It was a fine apartment, hung with the portraits of many past Presidents. I looked from one to the other, as if in the hope of gathering information from them. But they only regarded me with stony indifference, as if the fate of Equinata was a thing in which they no longer took any interest.
It would be difficult to express in words my feelings at that moment.
As a matter of fact, I knew that I was between two fires. I had gone out of my way to save Fernandez; at the same time, unless I allowed him to reward me, which I was determined not to do, I had lost all I possessed (for I was resolved not to keep the first five thousand pounds of Silvestre's money) in the world. I must begin life over again, in which case my marriage with Molly was as far off as ever. I was aware of Fernandez' friendship, so far as I was concerned, yet I knew him well enough to feel sure that he would repay old scores against Hermanos and his other enemies. That being so, could I stand by and let them be punished, when, but for me, they would have escaped scot-free. It was not a cheerful outlook for any of us.
A few minutes later Fernandez returned.
"Now to business," he said. "Do me the favour of seating yourself at that writing-table."
I did so, wondering, and he placed a sheet of notepaper before me.
"I want you to write to Senor Hermanos, asking him to come to the palace with all haste. Tell him that the rightful President has returned, and at the same time request him to bring his friends with him to welcome him!"
"One moment," I said. "Before I do that I must know your intentions. I am going to speak plainly, General Fernandez! You must remember that I have already had experience of the manner in which Presidents of Equinata deal with their rivals."
He was not in the least put out by my candour. On the contrary, he laughed good-humouredly.
"You need not be afraid," he said. "I am not going to harm them. As a matter of fact I intend making them very good friends--not for to-day, but for all time. What a.s.surance can I give you?"
I could not see that there was any. What was more, I could not see how my refusal to write the letter could save Hermanos, if Fernandez were determined to be revenged on him. I accordingly took up my pen and did as he requested. When I had finished, he read the letter carefully, possibly to make sure that I had not said anything in it that might serve as a warning to the conspirators. Would his ruse succeed? Would Hermanos fall into such a very simple trap? The mere fact that Silvestre had not written it himself would surely make him suspicious.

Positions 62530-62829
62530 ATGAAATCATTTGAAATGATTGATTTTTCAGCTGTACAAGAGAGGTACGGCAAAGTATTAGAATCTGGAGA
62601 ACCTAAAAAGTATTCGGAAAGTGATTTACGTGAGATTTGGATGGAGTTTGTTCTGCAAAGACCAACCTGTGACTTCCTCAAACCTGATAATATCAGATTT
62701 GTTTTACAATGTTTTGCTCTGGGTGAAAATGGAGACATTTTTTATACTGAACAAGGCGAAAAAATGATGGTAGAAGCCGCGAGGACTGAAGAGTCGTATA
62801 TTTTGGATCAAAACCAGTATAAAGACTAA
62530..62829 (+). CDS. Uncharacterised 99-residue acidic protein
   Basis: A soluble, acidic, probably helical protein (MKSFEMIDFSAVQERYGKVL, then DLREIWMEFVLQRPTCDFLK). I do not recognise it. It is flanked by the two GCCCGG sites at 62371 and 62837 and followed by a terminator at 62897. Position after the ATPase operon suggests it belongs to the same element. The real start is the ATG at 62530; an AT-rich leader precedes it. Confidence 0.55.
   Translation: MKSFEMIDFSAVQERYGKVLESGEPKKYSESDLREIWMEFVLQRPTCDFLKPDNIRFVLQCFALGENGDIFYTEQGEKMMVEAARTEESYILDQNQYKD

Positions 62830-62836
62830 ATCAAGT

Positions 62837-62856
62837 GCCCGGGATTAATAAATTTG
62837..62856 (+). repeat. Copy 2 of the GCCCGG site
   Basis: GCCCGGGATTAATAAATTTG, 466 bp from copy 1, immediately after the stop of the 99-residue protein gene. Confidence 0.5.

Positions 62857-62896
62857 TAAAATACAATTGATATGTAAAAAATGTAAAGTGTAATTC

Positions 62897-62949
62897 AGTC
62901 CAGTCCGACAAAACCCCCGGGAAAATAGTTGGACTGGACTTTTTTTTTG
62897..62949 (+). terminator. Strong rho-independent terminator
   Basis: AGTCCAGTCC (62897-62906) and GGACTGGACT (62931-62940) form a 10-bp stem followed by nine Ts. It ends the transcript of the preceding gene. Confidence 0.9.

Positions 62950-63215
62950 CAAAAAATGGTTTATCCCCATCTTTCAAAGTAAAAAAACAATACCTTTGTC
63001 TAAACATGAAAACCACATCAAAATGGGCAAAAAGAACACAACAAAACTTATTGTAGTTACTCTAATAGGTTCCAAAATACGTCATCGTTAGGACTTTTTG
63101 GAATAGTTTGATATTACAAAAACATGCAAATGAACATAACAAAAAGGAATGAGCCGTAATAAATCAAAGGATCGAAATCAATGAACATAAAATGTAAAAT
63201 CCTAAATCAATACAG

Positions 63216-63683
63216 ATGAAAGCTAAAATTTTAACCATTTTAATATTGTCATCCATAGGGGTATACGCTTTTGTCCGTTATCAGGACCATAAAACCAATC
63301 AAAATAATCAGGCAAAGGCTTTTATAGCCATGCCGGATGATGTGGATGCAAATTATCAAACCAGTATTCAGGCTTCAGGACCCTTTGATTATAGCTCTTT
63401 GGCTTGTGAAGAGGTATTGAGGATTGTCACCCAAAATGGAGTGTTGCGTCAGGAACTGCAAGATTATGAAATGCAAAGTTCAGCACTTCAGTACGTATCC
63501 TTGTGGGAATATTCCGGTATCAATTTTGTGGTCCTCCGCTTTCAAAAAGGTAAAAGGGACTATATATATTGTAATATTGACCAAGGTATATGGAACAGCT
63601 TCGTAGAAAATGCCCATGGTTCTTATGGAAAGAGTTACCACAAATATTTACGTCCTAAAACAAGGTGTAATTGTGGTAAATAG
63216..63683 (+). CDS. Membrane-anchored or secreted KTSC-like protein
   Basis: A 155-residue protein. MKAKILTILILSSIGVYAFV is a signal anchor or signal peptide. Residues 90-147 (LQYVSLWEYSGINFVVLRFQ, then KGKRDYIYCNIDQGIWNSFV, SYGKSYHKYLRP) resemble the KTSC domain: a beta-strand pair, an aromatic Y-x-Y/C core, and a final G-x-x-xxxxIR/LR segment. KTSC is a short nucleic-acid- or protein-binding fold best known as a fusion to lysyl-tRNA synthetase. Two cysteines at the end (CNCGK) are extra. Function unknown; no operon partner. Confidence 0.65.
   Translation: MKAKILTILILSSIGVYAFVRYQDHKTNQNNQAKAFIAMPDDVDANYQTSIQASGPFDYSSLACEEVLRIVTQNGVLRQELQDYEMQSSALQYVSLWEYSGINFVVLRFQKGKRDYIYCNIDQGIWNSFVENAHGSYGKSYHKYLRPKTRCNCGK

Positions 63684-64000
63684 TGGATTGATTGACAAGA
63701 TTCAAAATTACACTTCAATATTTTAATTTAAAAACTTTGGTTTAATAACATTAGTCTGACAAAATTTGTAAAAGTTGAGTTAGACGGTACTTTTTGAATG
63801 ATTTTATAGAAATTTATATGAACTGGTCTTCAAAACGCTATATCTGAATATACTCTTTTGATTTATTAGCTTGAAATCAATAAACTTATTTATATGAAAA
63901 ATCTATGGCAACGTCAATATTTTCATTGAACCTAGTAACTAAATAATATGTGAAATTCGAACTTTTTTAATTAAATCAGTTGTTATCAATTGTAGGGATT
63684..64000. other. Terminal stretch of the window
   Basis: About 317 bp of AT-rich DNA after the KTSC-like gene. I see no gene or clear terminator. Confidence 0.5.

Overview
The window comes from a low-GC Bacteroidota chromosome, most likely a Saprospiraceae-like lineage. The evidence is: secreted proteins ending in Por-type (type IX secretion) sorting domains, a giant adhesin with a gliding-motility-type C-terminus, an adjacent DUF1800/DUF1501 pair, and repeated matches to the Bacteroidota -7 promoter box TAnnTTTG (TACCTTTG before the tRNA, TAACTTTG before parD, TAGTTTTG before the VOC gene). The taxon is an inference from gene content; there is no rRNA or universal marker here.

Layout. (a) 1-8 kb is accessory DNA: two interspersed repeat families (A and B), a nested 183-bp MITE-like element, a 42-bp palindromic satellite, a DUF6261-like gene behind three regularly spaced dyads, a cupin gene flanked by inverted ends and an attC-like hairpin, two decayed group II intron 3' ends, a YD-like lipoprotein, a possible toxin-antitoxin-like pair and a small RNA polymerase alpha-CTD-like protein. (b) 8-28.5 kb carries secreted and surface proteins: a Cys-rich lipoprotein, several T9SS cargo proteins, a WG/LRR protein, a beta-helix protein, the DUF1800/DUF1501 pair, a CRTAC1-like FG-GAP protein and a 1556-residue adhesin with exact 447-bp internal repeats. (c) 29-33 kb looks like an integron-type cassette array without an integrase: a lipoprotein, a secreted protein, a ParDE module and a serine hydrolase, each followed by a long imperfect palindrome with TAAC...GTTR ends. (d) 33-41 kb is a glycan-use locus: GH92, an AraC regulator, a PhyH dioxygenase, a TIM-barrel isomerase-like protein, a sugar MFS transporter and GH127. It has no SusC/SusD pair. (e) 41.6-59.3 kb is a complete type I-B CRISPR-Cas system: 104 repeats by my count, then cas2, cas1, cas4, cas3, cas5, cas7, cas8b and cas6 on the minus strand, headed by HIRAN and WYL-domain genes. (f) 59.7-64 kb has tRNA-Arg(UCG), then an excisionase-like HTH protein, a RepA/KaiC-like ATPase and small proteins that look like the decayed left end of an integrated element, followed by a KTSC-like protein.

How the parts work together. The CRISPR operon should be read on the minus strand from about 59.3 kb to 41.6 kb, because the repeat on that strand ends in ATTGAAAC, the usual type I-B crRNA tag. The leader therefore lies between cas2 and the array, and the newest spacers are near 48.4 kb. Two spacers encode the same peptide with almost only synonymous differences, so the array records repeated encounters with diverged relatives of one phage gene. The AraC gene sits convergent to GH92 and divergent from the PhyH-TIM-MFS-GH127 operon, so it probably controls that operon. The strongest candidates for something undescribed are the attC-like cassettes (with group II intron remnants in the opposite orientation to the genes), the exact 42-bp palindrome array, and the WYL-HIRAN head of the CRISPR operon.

Fernandez, however, evidently thought otherwise. When I had addressed the envelope he placed the letter inside, and then, begging me to excuse him once more, left the room. When he returned a quarter of an hour later, he informed me that he had dispatched the letter by a trustworthy messenger.
"You should have seen the worthy Antoine's face when I woke him," he said. "He thought he was looking at a ghost. In an hour or so our friends should be here."
To while away the time of waiting we made a raid upon the palace larder, carried the spoil we obtained there to the smaller dining-room, where presently the curious spectacle might have been observed of a lady in a sadly-dilapidated ball-dress, the President of the Republic of Equinata, and your humble servant, demolishing cold chicken with considerable gusto.
Our meal was barely finished before the door opened and a little grey-haired man entered the room. He was Antoine, the old major-domo of the household, who had served more Presidents than any other official in Equinata.
"Well, Antoine, what is it?" the President inquired.
"They are coming, your Excellency," said the little man.
"And they do not suspect?"
"No, Excellency," the other replied. "I told Senor Hermanos that if he desired to be the first to welcome President Silvestre, he must make haste."
"Excellent! Immediately they arrive, meet them yourself, and conduct them to the small audience chamber. I will receive them there!"